- President Donald Trump at his first official rally since his COVID-19 diagnosis said he felt “powerful” and wanted to “kiss” supporters in the audience.
- The packed rally was his first since announcing on October 2 that he had tested positive for COVID-19.
- Trump’s lead physician, Dr. Sean Conley, has said the president is no longer infectious and tested negative for the virus on two consecutive days.
- Visit Business Insider’s homepage for more stories.
President Donald Trump said he wanted to “kiss everyone” in the audience as he returned to the campaign trail at a packed Florida rally on Monday night.
Trump told supporters he felt “so powerful,” a week after his release from Walter Reed National Military Medical Centre, where he was treated for COVID-19.
The event was held outside, though few supporters were photographed wearing masks and most were packed closely together, in violation of social-distancing guidelines.
“I went through it,” Trump said. “Now they say I’m immune. I feel so powerful I’ll walk into that audience.”
(Trump’s claim of immunity is not supported by science.)
He continued: “I’ll walk in there, I’ll kiss everyone in that audience. I’ll kiss the guys and the beautiful women and the â€” I’ll just give you a big fat kiss.”
Trump’s appearance at the rally came hours after his lead physician, Dr. Sean Conley, announced that Trump had tested negative for the coronavirus on two consecutive days and was no longer infectious.
Dr. Conley just put out a new statement, a master class in the art of medical deception.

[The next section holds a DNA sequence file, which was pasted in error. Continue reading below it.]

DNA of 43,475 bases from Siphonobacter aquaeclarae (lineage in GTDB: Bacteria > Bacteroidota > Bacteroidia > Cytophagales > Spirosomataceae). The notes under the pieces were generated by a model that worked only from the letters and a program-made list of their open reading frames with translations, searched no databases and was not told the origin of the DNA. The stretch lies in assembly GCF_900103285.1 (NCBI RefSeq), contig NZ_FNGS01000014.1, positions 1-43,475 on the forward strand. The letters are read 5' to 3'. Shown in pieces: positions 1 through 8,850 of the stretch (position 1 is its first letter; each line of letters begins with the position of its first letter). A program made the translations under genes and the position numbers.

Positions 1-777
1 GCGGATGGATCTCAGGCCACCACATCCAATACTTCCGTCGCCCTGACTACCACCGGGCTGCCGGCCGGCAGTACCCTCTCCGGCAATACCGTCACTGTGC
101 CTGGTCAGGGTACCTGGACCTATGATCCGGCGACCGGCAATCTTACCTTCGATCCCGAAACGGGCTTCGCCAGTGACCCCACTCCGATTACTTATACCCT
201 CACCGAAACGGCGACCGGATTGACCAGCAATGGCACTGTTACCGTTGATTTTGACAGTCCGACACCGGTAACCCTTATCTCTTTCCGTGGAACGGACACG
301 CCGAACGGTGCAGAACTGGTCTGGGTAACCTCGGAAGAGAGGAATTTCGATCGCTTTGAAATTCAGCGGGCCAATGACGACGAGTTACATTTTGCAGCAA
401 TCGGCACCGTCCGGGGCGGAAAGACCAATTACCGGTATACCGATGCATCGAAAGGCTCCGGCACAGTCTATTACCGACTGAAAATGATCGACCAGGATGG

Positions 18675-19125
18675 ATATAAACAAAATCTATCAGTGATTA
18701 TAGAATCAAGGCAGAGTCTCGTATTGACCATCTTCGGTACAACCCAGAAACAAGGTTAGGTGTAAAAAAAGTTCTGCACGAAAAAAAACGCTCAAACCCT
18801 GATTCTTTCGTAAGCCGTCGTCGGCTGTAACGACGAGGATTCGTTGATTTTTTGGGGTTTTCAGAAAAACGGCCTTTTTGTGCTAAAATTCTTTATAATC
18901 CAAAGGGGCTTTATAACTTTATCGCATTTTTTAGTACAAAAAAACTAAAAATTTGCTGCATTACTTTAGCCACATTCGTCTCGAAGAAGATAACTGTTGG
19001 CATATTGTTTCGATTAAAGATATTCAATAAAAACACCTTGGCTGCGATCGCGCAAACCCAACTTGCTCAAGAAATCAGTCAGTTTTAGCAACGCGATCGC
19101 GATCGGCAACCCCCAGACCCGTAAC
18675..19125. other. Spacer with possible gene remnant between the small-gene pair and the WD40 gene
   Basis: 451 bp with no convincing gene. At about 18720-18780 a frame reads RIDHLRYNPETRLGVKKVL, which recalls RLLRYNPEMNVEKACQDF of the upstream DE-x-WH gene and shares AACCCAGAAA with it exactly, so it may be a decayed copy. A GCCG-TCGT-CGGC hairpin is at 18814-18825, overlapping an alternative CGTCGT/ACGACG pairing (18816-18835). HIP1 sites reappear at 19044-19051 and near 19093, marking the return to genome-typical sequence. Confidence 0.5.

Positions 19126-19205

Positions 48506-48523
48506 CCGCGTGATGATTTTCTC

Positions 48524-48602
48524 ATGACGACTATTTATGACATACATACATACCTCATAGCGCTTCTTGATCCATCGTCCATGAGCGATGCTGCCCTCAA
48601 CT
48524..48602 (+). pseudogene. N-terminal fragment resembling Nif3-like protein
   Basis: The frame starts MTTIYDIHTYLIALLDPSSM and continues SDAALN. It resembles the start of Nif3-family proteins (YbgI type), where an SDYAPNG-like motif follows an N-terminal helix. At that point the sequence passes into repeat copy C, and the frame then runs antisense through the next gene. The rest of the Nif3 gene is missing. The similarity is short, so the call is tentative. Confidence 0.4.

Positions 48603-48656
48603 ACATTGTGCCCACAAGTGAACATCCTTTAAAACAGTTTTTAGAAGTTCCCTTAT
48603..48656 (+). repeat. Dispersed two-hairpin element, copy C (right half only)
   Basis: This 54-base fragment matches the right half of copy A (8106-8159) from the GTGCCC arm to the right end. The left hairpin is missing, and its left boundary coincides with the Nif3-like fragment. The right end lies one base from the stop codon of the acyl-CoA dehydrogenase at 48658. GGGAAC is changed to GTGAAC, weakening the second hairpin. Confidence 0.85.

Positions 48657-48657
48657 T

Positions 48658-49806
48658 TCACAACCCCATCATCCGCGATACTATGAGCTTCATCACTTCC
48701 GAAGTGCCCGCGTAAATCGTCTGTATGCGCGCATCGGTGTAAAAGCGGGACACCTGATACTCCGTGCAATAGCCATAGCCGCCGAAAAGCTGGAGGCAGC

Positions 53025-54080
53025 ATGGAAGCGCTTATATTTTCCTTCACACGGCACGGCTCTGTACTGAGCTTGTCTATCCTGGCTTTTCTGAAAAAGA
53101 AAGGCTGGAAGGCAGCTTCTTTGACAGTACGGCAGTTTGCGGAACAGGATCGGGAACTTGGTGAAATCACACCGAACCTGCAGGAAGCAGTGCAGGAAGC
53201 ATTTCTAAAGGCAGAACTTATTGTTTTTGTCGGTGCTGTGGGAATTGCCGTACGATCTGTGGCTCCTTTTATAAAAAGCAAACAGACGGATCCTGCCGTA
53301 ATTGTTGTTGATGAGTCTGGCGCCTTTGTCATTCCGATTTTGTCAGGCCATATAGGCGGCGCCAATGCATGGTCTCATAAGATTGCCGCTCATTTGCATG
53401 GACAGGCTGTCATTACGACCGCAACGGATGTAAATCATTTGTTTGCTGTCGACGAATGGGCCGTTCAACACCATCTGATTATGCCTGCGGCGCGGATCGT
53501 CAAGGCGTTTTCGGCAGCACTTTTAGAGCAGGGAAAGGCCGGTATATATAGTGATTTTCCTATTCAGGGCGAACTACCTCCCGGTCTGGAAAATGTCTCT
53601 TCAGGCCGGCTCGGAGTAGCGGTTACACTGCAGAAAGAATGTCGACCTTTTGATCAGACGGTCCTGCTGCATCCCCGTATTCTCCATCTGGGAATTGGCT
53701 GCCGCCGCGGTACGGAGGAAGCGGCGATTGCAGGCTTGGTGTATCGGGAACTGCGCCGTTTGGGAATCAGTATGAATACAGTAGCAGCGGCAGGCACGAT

The "no longer evidence of actively replicating virus" would take culturing the virus and a BSL-3 specialized lab.
And reduced viral load ≠ non infectious. pic.twitter.com/TP8sEULhu2
— Eric Topol (@EricTopol) October 11, 2020
It was the first time the president’s test results for the virus had been revealed since his announcement early October 2 that he tested positive.
Under Centres for Disease Control and Prevention guidelines, those who test positive are urged to isolate for 10 days. Instead, Trump moved from the White House to the hospital and back again, and took a much-criticised car ride to see supporters, though he did take some measures to distance himself from people.
In his memo, Conley did not say when the negative tests had been taken.
The test Conley said had been used to establish whether the president was infected â€” the Abbott BinaxNOW test â€” was given emergency clearance by the Food and Drug Administration to be used “within the first seven days of the onset of symptoms.”
The tests, which produce a result rapidly, are found to more frequently misdiagnose than the PCR tests, in which test results are established in a laboratory, according to the MIT Technology Review.
Conley said the tests were taken “in context with additional clinical and laboratory data.”
The White House earlier refused several times to disclose when Trump had last tested negative for the disease. This would have revealed how many people Trump might have exposed to the disease when infected.
Dr. Anthony Fauci, a key member of the White House coronavirus task force, on Monday warned in an interview with CNN that holding mass rallies was “asking for trouble” as cases again surged in many states.
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